Additionally, the department has other ideas for funding and noted the money it needs to accomplish its goals does not necessarily have to be new dollars.

“As we talk about climate resilience, it is so integrated in the work that we do through the (city) organization,” Elam said. “I think it’s going to show up in how we prioritize investments in other areas.”

Mayor Pro Tem Rachel Friend agreed and said she worried that it might be short-sighted to increase the climate tax when there also is likely to be a library district tax on the ballot in November.

“As we are responding to the climate crisis, there is a huge value in social infrastructure,” she said. “Your survival can depend on some social infrastructure.”

Moving forward, the City Council is scheduled to next discuss the ballot item in a May study session with plans for it to be finalized in August or September. It would then have to be approved by voters in the November municipal election.

Boulder has developed a process for community engagement, which includes three phases: outreach to specific customer classes, voter information on climate work and the benefits of the tax, and general community consultation on some of the city’s “big move” plans to combat climate change.

Source by [author_name]

Boulder is considering repurposing its climate and utility occupation taxes into a new climate tax that, if approved by voters, would bring in $5 million annually for climate initiatives in the city.

As currently proposed, the new tax would be ongoing through 2040 and would be a tax on combined electricity and gas bills.

The city hopes the tax would help its effort to achieve the more aggressive climate targets adopted in 2021. Boulder is striving for an energy system that delivers 100% renewable energy by 2030. It also is aiming for a 70% emissions reduction by 2030, based on 2018 levels. It wants to be net zero carbon by 2035 and carbon positive by 2040.

As they were thinking about the new tax, Boulder climate staffers used their racial equity instrument, a six-step decision-making process that includes identifying desired outcomes, collecting data and determining who stands to benefit and who bears the burden of a particular policy.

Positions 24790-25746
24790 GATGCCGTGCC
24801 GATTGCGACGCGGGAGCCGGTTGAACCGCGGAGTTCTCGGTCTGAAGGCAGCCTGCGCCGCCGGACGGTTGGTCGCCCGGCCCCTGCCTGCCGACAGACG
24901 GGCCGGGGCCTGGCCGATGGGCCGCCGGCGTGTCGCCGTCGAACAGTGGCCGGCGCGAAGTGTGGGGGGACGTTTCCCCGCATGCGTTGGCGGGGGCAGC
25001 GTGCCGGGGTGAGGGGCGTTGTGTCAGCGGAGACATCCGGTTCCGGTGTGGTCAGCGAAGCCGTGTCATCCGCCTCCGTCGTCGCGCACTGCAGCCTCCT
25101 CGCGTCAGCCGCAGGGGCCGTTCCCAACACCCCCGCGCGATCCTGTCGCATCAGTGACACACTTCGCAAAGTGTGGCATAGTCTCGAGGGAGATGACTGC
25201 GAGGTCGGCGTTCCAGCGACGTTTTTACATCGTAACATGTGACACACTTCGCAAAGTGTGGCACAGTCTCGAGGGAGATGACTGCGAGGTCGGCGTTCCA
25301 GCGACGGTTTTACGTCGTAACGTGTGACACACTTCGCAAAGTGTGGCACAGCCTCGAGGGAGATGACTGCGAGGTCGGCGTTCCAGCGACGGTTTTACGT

Because of this, Boulder intends to adjust the tax structure of its current climate tax, originally adopted in 2006, such that commercial and industrial businesses contribute a more equitable share based on their emissions.

The city would also exempt people who currently receive energy assistance funding from paying the tax and plans to develop a rebate mechanism for qualifying low-income residents and potentially certain businesses that cannot be directly excluded from paying the tax.

In 2020, Boulder emitted 1.3 million metric tons of carbon dioxide, according to information presented in Tuesday’s City Council study session.

By shifting a larger burden to commercial and industrial businesses, which contribute about 75% of the city’s emissions, Boulder residents end up paying less.

“It’s still ultimately a saving for residents, because again we’re equitably distributing the costs to the larger emitters, which are the commercial and industrial,” Sustainability Senior Manager Carolyn Elam said.

Currently, the average household pays about $43 a year when combining the climate and utility taxes. With the newly proposed climate tax, the average household could expect to pay $38 a year.